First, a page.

GET BREAKING NEWS IN YOUR BROWSER. CLICK HERE TO TURN ON NOTIFICATIONS.

X

Mark Leffingwell, for the Daily
Cindi Baker holds a photo of her family, including her son Tieg Baker, who committed suicide in 2005.
Resources

Psychological Health & Psychiatry at Wardenburg

Mental health clinic for students; fees may apply

Wardenburg Health Center, first floor

303-492-5654

colorado.edu/healthcenter

Counseling and Psychological Services

Free counseling for students

Willard Hall Room 134

303-492-6766

Walk-in hours from 9 a.m.-4 p.m.

Hope Coalition of Boulder County

Offers free and confidential help.

Call 303-860-1200 or 303-894-9000

suicide.org

CU Helpline

CU peer crisis and referral service

303-492-1000

Mental Health Center of Boulder County

24-hour emergency services: 303-447-1665

mhcbc.org

FYI

Suicidal thoughts — your own or a friend’s — are cause for serious concern. Suicide is the second-ranking cause of death for college-age students, and all warning signs must be taken seriously. A person who is suicidal often feels depressed, lonely and isolated from friends and family. A change in sleep patterns, loss of interest in activities and friends, and changes in lifestyle are some additional indicators of suicidal tendencies. If you find yourself or a friend exhibiting these behaviors, seek help immediately.

Source: colorado.edu/mentalhealthresources

I t’s been four years since Cindy Baker lost her son, University of Colorado student Tieg Baker, 22.

The sports enthusiast, whom Cindy Baker has described as having a “contagiously happy and funny exterior,” took his life on Flagstaff Mountain in June 2005.

“He was an engineering student at CU and was on the football team for a year and got cut,” Cindy Baker said. “He had some signs of depression.”

In Baker’s personal story on the Hope Coalition of Boulder Web site, she recalls that after some trouble with a relationship in high school, Tieg came home and took some of his mom’s sleeping pills, landing him in the psychiatric ward of the hospital for two days.

Tieg also had to drop out of a semester at CU after being ticketed twice for alcohol, the story reads. Then, he was cut from the CU football team.

“No one will ever even remotely know how much it broke that young boy’s heart,” Cindy Baker wrote.

Although the days, weeks, months and years that followed her son’s death have proven difficult, Baker said it’s important for her to carry on his name.

She has been involved in many outreach programs in Boulder, including a vigil this month, as September is Suicide Prevention Awareness month.

“I share his story very often,” she said. “My hope is to prevent another student from doing the same thing.”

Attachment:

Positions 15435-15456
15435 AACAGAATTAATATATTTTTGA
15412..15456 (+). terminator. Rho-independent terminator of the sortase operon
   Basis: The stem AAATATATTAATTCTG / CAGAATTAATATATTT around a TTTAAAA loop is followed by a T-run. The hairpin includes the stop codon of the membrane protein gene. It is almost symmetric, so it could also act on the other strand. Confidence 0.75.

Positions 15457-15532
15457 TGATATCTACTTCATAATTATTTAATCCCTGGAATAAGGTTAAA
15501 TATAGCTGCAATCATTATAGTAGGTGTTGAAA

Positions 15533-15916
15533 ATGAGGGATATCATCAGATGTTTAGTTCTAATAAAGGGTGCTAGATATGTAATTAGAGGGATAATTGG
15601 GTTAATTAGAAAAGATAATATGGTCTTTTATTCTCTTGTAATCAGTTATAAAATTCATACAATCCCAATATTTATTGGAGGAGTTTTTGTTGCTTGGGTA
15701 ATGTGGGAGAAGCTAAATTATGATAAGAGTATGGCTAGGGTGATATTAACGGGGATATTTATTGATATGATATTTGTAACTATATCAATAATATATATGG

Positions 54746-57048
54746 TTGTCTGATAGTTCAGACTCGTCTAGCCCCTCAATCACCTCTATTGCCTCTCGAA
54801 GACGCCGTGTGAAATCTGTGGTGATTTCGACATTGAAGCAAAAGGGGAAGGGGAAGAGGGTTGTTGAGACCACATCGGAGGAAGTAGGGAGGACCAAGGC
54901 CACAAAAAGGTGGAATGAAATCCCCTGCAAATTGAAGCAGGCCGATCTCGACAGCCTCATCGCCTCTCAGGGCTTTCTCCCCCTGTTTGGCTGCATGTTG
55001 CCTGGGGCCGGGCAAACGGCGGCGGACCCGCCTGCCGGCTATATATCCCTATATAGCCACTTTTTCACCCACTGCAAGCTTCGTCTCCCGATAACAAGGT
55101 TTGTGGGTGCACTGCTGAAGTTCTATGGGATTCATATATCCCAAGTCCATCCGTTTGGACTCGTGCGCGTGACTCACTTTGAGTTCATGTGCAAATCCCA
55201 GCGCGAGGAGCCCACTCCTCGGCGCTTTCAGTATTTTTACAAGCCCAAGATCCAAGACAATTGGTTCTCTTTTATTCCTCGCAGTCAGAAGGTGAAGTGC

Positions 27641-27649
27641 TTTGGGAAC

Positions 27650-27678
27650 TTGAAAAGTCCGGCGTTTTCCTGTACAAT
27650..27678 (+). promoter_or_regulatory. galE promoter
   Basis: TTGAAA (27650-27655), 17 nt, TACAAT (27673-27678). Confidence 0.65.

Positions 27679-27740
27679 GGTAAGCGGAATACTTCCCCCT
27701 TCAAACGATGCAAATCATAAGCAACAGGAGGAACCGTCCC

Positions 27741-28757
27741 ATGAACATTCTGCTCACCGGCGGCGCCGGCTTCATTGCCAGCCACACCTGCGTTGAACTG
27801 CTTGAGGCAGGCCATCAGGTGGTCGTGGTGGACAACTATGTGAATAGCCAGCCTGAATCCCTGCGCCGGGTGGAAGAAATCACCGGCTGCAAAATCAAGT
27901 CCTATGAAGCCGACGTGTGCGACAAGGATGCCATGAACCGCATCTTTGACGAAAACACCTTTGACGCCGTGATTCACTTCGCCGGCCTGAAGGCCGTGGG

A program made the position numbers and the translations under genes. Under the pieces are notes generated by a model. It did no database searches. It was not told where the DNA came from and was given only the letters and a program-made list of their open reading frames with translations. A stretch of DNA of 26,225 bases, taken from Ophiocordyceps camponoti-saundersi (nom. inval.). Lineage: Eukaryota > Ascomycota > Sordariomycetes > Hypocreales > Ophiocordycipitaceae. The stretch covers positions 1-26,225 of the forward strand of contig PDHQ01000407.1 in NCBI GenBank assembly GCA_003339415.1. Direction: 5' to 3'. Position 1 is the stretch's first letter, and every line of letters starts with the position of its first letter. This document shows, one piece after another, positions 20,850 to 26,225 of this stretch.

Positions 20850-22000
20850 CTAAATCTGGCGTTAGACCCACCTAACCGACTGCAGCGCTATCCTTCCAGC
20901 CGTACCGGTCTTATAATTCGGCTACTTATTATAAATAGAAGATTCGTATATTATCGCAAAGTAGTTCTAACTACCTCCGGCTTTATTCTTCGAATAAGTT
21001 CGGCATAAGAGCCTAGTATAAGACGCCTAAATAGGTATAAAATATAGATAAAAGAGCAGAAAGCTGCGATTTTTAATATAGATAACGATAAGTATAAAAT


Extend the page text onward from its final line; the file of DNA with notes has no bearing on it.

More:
Baker said she still encounters difficult times.

“I’m pretty raw,” she said in an interview, crying. “I feel comfortable talking about him. But I’m still terribly sad.”

She saw her son in the last few hours before he left the world. He asked to borrow a credit card and, heading out the door for a hike, she told him where he could find the card.

“He said ‘Mom, please wait,'” Baker recalled, choking back tears. “So I waited and he came by, gave me a hug and twirled me around and around. He gave me a huge kiss. And I said ‘Wow, what’s this all about?’ and he said ‘I just wanted you to know I love you.'”

One of the outreach programs Baker helps with now is called “Hold On.”

“Every time I see the slogan I want to say ‘Hold on to your kids and don’t let them go,'” she said. “But that’s not the answer. The answer is let them go, but watch them. Love them.”

Looking back, Baker advises students to talk to their friends if they see signs of depression.

“If their friends are giving things away or are losing interest in activities, they need to talk to them,” she said. “If their friend doesn’t want to talk about it, they should tell a counselor.”

CU has four to five students who die by suicide each year, suicide prevention coordinator Amy Robertson said in a news release.

“If somebody is feeling suicidal it’s very important for them to get an assessment by a professional,” she said. “It needs to be determined if there is an underlying mental health issue.”

Robertson said CU mirrors national data in that 10 percent of students have thought about how they would kill themselves if they were to commit suicide.

“This is a common thought for people to have,” she said. “But if it comes in significant and more frequent thought patterns, the student needs to come in and see someone.”

Robertson said although depression is very common, students should talk to friends if they find them displaying signs of loneliness, isolation from friends and family, a change in sleep patterns, loss of interest in activities and changes in lifestyle.

“It’s OK to be really direct with a friend if they are having these thoughts and feelings,” Robertson said. “They’re more likely to feel relieved and less likely to do it.”

blog comments powered by Disqus